I’m in the process of remodeling an investment property and have been doing it by the book – with building permits, inspections and licensed contractors who follow the rules and pay the required fees. So it was with some amusement that I received a notice from the code enforcement department warning about a minor transgression.

I had indeed allowed my lawn to become overgrown and hadn’t noticed because I live hundreds of miles away. Shame on me. Officials were polite and professional, so it was no big deal. I quickly rectified the situation, but found the incident to be revealing. For years, the neighboring property has been in an astounding state of disrepair.

It has debris and an inoperable car in the yard. The building seems to be collapsing. When I sit on my patio drinking wine, rats routinely scurry from the unkempt property past my chair. The situation didn’t garner obvious City Hall attention until neighbors complained about a giant RV that suddenly appeared out front. That’s government in a nutshell.

Cities have voluminous codes to protect health and safety, yet they rarely deal with true public-safety concerns, such as the sprawling homeless encampments and open-air drug markets that have taken over nearby city parks. That takes time and effort. But it’s easy to send a notice to generally responsible residents, who can be counted on to fix problems and pay their fines.

Once, a vicious mutt was roaming our neighborhood. It killed my daughter’s cat. We couldn’t get the animal-control department’s attention. It was too busy dealing with other things, I suppose. Yet that same department could be remarkably efficient, such as the time I got a knock on the door from an animal-control officer after I forgot to renew the license for my housedog.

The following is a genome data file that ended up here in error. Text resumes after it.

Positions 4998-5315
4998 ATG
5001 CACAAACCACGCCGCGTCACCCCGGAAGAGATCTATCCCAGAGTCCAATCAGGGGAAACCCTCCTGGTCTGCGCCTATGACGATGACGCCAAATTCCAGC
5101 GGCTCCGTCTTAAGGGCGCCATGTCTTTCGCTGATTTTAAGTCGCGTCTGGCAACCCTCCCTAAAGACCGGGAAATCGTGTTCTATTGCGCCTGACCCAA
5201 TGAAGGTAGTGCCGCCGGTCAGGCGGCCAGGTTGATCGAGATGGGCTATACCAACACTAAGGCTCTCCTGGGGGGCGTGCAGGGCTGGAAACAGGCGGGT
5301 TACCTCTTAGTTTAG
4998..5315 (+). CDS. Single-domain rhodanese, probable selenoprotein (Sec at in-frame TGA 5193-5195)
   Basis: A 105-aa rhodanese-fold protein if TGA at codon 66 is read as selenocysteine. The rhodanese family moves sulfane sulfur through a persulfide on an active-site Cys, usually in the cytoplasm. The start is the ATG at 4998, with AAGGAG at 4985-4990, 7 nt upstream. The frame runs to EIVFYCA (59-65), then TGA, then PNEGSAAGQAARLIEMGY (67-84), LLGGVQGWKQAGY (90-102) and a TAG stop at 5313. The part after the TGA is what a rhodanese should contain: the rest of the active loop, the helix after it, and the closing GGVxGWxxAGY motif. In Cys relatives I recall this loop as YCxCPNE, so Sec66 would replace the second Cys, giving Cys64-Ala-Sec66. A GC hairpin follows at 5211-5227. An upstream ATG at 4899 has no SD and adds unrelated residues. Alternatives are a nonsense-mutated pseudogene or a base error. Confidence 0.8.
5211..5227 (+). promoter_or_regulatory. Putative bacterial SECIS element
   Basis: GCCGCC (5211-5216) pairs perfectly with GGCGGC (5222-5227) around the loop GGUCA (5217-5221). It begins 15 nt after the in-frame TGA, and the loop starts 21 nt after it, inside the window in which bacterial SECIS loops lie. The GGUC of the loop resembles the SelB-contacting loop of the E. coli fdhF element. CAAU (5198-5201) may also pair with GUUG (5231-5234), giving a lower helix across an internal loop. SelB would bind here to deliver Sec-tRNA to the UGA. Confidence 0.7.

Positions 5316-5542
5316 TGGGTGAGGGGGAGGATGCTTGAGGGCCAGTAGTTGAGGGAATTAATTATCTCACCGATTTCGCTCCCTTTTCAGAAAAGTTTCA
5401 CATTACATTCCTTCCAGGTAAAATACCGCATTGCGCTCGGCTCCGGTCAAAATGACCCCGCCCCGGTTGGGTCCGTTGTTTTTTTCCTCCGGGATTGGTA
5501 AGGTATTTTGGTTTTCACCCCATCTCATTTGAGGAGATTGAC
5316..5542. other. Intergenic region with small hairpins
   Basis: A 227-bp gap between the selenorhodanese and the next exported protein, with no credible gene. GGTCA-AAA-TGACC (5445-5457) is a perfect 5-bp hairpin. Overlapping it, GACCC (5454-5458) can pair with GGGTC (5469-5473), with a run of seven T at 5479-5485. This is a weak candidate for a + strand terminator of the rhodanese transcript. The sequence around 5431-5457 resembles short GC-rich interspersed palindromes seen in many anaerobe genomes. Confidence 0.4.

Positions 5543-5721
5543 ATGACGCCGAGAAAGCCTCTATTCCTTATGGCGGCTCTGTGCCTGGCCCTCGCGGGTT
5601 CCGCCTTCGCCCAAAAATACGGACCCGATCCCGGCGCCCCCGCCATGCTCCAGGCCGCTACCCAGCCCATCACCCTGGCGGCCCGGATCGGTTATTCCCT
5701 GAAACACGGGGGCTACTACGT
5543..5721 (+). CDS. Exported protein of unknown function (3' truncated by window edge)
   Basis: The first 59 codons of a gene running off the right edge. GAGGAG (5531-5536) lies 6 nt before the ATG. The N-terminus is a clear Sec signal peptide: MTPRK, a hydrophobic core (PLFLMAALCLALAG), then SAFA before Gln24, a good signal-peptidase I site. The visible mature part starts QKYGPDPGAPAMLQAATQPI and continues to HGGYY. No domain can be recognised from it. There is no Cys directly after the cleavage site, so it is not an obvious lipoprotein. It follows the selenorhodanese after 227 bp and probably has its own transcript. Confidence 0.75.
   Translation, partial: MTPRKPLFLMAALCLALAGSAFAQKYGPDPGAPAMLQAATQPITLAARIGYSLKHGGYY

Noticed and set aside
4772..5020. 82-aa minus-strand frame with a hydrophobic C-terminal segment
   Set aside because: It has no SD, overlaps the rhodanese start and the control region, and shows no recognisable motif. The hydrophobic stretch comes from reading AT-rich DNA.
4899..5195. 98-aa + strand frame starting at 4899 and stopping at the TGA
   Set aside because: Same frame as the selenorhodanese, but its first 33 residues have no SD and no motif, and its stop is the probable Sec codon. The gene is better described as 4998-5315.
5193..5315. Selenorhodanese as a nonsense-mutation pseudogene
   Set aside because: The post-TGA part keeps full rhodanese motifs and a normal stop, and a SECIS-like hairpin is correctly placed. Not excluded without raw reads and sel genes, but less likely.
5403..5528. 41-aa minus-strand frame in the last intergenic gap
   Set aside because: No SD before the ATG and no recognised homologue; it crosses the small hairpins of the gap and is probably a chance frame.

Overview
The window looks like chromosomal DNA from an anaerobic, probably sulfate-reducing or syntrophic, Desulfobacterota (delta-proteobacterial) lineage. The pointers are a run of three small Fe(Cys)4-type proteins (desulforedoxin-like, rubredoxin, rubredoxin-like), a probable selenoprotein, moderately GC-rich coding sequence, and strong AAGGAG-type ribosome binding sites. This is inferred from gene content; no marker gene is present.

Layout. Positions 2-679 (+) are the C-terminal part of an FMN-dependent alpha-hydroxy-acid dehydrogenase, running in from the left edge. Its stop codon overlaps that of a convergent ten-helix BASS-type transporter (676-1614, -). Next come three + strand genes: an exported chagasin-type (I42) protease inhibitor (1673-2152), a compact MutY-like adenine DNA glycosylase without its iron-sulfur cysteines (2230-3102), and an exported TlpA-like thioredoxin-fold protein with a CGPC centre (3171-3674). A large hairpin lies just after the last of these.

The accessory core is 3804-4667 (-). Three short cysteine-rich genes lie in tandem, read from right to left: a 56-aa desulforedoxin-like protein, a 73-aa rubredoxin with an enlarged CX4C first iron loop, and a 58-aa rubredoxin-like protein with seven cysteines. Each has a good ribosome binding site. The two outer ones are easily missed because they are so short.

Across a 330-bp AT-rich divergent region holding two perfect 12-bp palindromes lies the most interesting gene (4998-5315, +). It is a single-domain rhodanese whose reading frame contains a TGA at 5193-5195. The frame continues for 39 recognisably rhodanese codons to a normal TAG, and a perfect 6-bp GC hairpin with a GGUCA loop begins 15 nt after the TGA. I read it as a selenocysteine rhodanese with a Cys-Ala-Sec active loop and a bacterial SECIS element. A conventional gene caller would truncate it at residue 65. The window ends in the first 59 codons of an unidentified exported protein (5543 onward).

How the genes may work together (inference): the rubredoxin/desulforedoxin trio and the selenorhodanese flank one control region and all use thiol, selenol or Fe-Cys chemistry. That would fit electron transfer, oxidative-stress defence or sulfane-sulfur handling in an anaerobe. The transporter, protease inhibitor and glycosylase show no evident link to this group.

There’s a reason our forebears referred to federal agents who shut down illegal booze operations as “revenuers.” The government’s main purpose – perhaps it’s sole purpose – is to keep the tax revenue flowing. If you want to get a police agency’s attention, don’t report a crime. Instead, threaten to clamp down on its property seizing powers or start talking about the agency’s pension liabilities.

Yet everyone on the left, right and center seems to support laws that will improve this, that or some other thing. California’s progressive government is perhaps the most obvious offender. Recently, the Newsom administration proudly announced a new electric-vehicle mandate – the same week the state asked people to stop charging EVs because it struggled to keep the grid operating.

People still die in large numbers from drug overdoses within our prison system. That’s also telling. The government cannot keep fentanyl out of the most locked down, tightly controlled environment – yet continues to wage a war on drugs in our broader society. Unless voters say otherwise in November, the state will ramp up yet another war on substances – vaping, menthol cigarettes and flavored tobacco.

These are perhaps minor inconveniences in a society that’s still relatively free and prosperous. But the more we empower government, the more we have to put up with abuses. For instance, civil-asset forfeiture gave government the power to grab drug cartels’ proceeds – but ended up giving agencies the power to seize cars and cash owned by ordinary people based merely on allegations of minor drug use.

This unseemly process continues, even though two U.S. Justice Department officials who helped create the program say it has turned into an “evil.” Cops and prosecutors began “using seized cash and property to fund their operations,” wrote John Yoder and Brad Cates, “based upon what cash and property they could seize to fund themselves, rather than on an even-handed effort to enforce the law.”

Let’s get back to code enforcement. It’s hard to find anyone who is against city officials clamping down on property owners who let their properties become hazards. Yet the Sacramento Bee reported last week that California cities routinely sue homeowners for code violations and then have a judge appoint a receiver to manage repairs.

A receivership company “is supposed to return homes to their owners after fixing the code violations, but its fees can grow so high that the homeowner cannot afford to pay them, according to people whose properties went into receivership.” The Bee reported on an 80-year-old Berkeley homeowner “stuck with a $1 million bill for upgrades he didn’t want. … Half of the money he owes comes from administrative and legal fees.”

“I believe that all government is evil, and that trying to improve it is largely a waste of time,” wrote journalist H.L. Mencken. He might be right, but I do believe that public services can improve by rejiggering the incentives and reducing the role of government in their provision. Toward that end, please check out the Free Cities Center, a new website that looks at market-oriented solutions to Western cities’ urban problems.

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